Our newest guest contributor is Katherine, who is currently living and teaching in China. She also has the unique opportunity to spend time volunteering at a local orphanage. Katherine blogs over at Life of a Pilgrim and although she is not an adoptive mother, she has a unique perspective and invaluable insights into life in China.
I’m going to be real honest with you; I’ve struggled a lot with what to write here. First of all, I’m extraordinarily humbled to be posting here. I’ve never adopted. I’m not even a mother. I’m a huge believer in practicing what you preach—and if you aren’t practicing it, then be quiet. I can’t give you advice on attachment, I can’t commiserate with the pain of waiting, I can’t help you figure out the tangle of paperwork. I’ve never walked in your shoes. I wouldn’t be surprised if someday I do, but as for now, I can’t speak to any of those issues.
So why am I joining the discussion here? I’m wondering the same thing just about now. I’m wondering why I emailed Stefanie saying I’d love to share. What I have to offer is simply one tiny glimpse into life in a government orphanage in China. It’s one small, and by no means normative, view of the landscape of Chinese orphanages.
I moved to China five years ago with very little knowledge and understanding of the culture. The past five years I’ve learned a lot, but the more I learn the more I realize I don’t understand. If there is one principle to hold onto while discussing China, it’s that China is a land of contradictions. This is a frustrating realization when you’re trying to learn about the culture. Our human tendency when we’re learning something new is to make generalizations and equations. If A is true and B is true then C must be true. However, such simplifying strategies just don’t work in China.
This fact is especially true within orphanages, and is one of the reasons for my hesitation in sharing. I can tell you any number of heart-wrenching and heart-warming stories, but if these stories are set up as norms, they become false and misleading. In sharing, learning, and preserving the stories of these precious children and of your child, there must be a balanced acceptance of the broken and the redeemed, the good and the bad, the noble and the corrupt. A focus only on the good creates a romanticized version of orphanage life and adoption that fails to acknowledge that things are not as they should be. A focus only on what’s broken fails to acknowledge the intimate activity of the Defender of orphans, working to bring redemption and healing in the darkest corners.
With all of that being said, today I want to share a bit about some of the changes I’ve witnessed at our orphanage in the past five years. This overview will hopefully give you a broader framework within which to tuck future stories I may share (that is, if Stefanie ever invites my long-windedness back).
One of the most encouraging things to witness the past five years has been the move of the orphanage, both figuratively and literally. Five years ago, the orphanage was in a one room old building behind an elderly and disabled home on the outskirts of the city. Most in the city were ignorant of its presence. When one of the foreign teachers at our university heard there was an orphanage, she found a student who could take her. What began was a gradual period of building relationship and trust and what resulted was an unprecedented freedom in visiting the orphanage whenever we want to.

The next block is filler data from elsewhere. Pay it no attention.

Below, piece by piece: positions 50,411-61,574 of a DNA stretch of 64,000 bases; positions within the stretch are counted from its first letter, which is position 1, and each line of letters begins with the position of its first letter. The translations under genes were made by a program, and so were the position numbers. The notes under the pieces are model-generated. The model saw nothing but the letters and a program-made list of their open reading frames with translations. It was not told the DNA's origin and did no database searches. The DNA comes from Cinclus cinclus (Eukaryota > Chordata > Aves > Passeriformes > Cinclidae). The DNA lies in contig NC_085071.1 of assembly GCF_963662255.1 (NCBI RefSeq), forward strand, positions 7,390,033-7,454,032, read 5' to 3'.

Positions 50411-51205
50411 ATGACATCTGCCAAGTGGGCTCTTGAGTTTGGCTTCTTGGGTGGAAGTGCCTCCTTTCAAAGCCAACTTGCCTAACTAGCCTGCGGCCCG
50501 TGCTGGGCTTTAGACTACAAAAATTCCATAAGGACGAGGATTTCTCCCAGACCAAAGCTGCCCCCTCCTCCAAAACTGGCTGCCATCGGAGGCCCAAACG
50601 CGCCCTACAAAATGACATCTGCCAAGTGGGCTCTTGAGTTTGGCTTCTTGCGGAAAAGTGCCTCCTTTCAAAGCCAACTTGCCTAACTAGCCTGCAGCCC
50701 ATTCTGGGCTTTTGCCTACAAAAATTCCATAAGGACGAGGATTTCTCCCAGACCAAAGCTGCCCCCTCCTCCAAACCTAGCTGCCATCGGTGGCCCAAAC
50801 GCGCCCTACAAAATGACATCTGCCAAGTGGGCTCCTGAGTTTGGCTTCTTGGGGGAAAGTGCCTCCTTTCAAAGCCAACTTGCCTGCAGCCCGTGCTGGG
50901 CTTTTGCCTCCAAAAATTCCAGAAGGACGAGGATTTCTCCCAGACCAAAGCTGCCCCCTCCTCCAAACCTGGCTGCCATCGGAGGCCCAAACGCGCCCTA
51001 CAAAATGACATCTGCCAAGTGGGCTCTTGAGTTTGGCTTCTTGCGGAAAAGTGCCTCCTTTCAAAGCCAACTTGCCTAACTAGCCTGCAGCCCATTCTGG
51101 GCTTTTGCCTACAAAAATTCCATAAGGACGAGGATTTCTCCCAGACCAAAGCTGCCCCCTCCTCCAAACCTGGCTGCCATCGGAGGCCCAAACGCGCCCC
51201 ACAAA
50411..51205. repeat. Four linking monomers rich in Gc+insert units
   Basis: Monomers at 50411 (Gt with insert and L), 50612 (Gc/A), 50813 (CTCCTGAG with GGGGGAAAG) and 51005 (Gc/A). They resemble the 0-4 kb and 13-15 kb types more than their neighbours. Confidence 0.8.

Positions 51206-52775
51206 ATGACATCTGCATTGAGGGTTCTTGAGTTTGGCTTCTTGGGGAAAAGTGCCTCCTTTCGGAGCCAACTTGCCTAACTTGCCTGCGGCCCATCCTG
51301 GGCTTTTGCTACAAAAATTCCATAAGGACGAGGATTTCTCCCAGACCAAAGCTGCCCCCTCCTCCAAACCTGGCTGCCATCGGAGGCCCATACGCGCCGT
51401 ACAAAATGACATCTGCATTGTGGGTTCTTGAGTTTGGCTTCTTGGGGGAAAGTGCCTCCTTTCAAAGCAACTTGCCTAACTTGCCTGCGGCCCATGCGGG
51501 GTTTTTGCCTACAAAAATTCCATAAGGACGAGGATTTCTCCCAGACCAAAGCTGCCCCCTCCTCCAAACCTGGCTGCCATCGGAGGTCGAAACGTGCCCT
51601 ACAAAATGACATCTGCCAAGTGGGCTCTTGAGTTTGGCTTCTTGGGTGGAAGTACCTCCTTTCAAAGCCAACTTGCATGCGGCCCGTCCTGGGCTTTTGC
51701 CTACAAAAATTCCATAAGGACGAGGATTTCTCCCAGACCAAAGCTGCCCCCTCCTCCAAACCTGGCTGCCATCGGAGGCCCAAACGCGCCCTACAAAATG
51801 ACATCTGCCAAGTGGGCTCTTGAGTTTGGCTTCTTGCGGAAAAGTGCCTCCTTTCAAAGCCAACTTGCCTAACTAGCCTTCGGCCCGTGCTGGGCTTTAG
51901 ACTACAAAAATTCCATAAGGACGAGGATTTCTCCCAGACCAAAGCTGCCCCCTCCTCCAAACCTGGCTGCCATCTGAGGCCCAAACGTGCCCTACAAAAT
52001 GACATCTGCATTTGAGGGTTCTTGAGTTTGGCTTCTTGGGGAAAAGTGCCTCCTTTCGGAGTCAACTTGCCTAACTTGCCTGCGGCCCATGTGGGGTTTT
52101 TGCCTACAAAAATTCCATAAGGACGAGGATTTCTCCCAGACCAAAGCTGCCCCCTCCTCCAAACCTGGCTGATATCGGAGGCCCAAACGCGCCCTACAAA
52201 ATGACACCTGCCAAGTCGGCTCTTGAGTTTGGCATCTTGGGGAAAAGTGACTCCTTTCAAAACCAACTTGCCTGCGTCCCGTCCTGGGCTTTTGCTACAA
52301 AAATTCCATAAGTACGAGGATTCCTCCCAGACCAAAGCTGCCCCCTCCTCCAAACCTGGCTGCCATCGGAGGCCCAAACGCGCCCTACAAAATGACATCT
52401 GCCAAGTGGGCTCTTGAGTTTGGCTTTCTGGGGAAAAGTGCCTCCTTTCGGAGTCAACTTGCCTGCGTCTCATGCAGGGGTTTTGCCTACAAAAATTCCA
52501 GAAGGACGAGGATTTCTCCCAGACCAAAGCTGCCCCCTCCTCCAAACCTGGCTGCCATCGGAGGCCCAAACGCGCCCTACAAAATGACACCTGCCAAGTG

We began to take students with us to the orphanage, and when the need for surgeries arose for several children, a fundraiser was held on our university campus to raise money. In a way, our involvement in this project “shamed” the school. The fact that foreigners were caring for their own people didn’t sit too comfortably with those at our university. As a result, more and more student groups began to visit the orphanage. Some Saturdays we would arrive and every single child would be in the arms of a student.
In those early days, the orphanage was able to build a new building next to the old one. It was a two-storied bright pink castle, and was a huge improvement over the previous building. They were in that building for about three years before the biggest move came. About two years ago, the orphanage moved from the outskirts of the city to the very heart of the city, becoming the only orphanage in the province to be downtown. The building, with cartoon characters sprawled over its outside walls, is hard to ignore now. Community awareness and aid is increasing. There are more domestic adoptions now.
While this history is extremely encouraging, there are still many things that weekly break my heart. There is a great deal of corruption in the higher levels of orphanage administration in our region. Children’s files are moved extremely slowly to Beijing for placement. While the nannies at our orphanage truly love the children, there aren’t nearly enough of them. While those with minor special needs are usually adopted as toddlers, those with more severe special needs are for the most part left behind.
Hope and despair, brokenness and redemption, beauty and shame. Such is the complex and contradictory world of the orphanage. What’s left for each of us to do within this picture is to fight for justice and love. We embrace and applaud what is good and right, and we seek to take part in the redemption of what’s broken. However, our greatest comfort remains in the fact that the big picture orchestration is in the hands of the only One who intimately knows and cares and understands each little life.